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Molecular Diversity and Evolutionary Processes of Alternaria solani in Brazil Inferred Using Genealogical and Coalescent Approaches

June 2009 , Volume 99 , Number  6
Pages  765 - 774

Valdir Lourenço, Jr. , Andrés Moya, Fernando González-Candelas, Ignazio Carbone, Luiz A. Maffia, and Eduardo S. G. Mizubuti

First, fifth, and sixth authors: Departamento de Fitopatologia, Universidade Federal de Viçosa, 36570-000 Viçosa, MG, Brazil; second and third authors: Institut Cavanilles de Biodiversitat i Biología Evolutiva, Universitat de València, Apartado Postal 22085, 46071 Valencia, Spain; and fourth author: Center for Integrated Fungal Research, Department of Plant Pathology, North Carolina State University, Raleigh 27695.

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Accepted for publication 4 February 2009.

Alternaria spp. form a heterogeneous group of saprophytic and plant-pathogenic fungi widespread in temperate and tropical regions. However, the relationship between evolutionary processes and genetic diversity with epidemics is unknown for several plant-pathogenic Alternaria spp. The interaction of Alternaria solani populations with potato and tomato plants is an interesting case study for addressing questions related to molecular evolution of an asexual fungus. Gene genealogies based on the coalescent process were used to infer evolutionary processes that shape the A. solani population. Sequences of the rDNA internal transcribed spacer (ITS) region and the genes which encode the allergenic protein alt a 1 (Alt a 1) and glyceraldehyde-3-phosphate dehydrogenase (Gpd) were used to estimate haplotype and nucleotide diversity as well as for the coalescent analyses. The highest number of parsimony informative sites (n = 14), nucleotide diversity (0.007), and the average number of nucleotide differences (3.20) were obtained for Alt a 1. Although the highest number of haplotypes (n = 7) was generated for ITS, haplotype diversity was the lowest (0.148) for this region. Recombination was not detected. Subdivision was inferred from populations associated with hosts but there was no evidence of geographic subdivision, and gene flow is occurring among subpopulations. In the analysis of the Alt a 1, balancing selection and population expansion or purifying selection could have occurred in A. solani subpopulations associated with potato and tomato plants, respectively. There is strong evidence that the subpopulation of A. solani that causes early blight in potato is genetically distinct from the subpopulation that causes early blight in tomato. The population of A. solani is clonal, and gene flow and mutation are the main evolutionary processes shaping its genetic structure.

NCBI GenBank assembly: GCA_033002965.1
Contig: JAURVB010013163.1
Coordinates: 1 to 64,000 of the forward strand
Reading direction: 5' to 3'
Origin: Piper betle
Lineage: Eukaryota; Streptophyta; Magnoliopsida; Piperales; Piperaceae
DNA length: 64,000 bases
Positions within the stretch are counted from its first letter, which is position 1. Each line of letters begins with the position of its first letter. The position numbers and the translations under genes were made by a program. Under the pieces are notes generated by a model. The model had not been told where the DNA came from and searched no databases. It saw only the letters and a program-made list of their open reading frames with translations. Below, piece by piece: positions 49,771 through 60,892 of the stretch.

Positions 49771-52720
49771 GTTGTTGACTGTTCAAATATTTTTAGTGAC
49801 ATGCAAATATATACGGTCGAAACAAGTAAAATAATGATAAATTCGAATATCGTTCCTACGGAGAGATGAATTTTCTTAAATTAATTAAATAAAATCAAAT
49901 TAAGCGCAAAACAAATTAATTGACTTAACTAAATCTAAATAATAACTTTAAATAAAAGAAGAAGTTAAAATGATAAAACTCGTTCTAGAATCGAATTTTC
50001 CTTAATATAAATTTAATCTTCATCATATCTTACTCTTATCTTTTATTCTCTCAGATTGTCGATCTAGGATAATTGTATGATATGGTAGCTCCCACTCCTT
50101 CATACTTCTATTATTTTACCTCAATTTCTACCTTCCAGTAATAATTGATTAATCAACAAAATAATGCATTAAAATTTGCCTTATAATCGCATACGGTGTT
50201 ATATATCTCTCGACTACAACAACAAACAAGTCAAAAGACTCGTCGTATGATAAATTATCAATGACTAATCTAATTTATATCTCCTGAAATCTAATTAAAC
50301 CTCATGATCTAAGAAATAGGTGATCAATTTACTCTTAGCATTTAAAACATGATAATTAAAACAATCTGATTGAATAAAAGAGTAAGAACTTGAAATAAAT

Additional keywords:molecular epidemiology, population genetics, variability.

© 2009 The American Phytopathological Society